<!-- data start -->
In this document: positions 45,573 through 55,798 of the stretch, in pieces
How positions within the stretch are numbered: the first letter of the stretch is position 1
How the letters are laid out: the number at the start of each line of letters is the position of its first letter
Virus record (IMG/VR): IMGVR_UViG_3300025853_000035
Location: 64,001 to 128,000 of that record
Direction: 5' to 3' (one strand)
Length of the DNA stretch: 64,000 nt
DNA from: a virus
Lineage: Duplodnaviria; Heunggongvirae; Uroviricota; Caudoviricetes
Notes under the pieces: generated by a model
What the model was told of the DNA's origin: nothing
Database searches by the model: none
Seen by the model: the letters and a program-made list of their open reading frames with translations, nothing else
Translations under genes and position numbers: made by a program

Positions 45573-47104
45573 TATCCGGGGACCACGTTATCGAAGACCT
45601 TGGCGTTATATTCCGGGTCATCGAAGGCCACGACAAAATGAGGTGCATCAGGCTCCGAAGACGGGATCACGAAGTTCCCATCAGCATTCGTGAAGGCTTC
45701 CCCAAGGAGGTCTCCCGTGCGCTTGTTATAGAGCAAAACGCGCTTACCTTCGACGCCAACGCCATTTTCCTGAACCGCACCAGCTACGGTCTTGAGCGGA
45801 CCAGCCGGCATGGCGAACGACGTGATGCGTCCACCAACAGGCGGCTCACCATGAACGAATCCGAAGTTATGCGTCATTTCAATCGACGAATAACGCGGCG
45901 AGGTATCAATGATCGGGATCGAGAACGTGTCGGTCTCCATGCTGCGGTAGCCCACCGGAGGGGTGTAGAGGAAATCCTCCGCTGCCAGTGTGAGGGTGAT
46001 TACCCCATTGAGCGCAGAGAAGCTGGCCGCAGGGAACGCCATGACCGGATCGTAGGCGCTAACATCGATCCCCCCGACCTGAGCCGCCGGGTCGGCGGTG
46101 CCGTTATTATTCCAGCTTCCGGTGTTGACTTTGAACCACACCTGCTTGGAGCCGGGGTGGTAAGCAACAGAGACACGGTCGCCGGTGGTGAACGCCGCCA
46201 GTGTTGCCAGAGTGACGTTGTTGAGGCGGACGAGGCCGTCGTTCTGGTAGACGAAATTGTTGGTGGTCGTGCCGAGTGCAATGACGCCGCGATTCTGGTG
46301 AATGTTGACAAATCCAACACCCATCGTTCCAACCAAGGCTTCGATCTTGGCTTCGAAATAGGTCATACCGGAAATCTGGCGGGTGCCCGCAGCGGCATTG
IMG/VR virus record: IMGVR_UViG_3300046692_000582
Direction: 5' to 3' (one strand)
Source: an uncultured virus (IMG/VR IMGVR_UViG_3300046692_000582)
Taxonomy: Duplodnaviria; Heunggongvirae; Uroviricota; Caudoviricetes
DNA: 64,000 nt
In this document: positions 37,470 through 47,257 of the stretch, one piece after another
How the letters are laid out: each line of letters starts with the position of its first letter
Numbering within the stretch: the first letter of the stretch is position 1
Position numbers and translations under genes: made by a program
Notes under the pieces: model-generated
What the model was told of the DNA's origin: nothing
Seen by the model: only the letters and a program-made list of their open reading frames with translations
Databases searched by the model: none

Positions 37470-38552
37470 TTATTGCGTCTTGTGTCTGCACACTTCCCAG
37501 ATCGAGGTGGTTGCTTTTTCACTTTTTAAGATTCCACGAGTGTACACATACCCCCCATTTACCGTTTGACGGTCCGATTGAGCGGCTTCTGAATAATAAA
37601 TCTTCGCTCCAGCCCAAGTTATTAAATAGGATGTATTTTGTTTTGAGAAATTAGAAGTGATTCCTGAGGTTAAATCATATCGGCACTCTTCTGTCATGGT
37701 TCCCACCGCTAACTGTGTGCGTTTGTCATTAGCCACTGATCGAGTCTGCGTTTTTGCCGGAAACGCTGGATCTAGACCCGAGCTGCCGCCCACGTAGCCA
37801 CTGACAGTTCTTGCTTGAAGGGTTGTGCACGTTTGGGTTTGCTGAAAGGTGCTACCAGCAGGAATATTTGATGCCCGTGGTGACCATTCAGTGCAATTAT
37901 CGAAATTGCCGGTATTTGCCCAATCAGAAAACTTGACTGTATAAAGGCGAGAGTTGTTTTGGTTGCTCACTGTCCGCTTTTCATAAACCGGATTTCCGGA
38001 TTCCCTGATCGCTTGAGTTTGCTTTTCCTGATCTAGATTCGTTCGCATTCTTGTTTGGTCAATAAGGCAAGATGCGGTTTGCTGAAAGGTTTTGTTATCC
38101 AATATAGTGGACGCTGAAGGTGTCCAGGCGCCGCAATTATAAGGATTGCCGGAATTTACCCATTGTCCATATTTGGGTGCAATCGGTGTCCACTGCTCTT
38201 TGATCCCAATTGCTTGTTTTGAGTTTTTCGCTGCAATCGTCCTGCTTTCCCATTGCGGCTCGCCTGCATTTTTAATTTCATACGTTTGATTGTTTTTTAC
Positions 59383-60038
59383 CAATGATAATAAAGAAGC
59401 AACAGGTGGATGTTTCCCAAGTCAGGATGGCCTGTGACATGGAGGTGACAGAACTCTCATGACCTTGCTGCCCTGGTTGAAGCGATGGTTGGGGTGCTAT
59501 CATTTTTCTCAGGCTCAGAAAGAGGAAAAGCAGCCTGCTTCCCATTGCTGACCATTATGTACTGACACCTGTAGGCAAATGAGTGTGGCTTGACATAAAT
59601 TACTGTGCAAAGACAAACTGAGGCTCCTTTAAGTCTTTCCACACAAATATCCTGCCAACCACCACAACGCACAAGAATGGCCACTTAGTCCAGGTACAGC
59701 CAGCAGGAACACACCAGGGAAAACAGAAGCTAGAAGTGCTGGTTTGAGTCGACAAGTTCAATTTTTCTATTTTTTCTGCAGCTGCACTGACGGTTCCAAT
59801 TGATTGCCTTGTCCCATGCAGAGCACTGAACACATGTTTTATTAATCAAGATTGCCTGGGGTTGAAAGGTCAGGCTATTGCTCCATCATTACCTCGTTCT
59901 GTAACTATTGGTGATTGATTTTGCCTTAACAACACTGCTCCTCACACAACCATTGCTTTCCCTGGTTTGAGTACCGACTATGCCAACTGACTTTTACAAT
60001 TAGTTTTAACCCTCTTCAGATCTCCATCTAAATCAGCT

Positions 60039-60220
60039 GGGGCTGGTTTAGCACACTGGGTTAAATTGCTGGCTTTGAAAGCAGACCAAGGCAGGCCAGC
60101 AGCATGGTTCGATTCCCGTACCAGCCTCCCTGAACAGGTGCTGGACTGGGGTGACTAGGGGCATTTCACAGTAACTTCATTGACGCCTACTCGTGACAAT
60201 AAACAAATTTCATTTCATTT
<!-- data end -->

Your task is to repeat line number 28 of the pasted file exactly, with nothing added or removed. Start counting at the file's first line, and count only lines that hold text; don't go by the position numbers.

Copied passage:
Taxonomy: Duplodnaviria; Heunggongvirae; Uroviricota; Caudoviricetes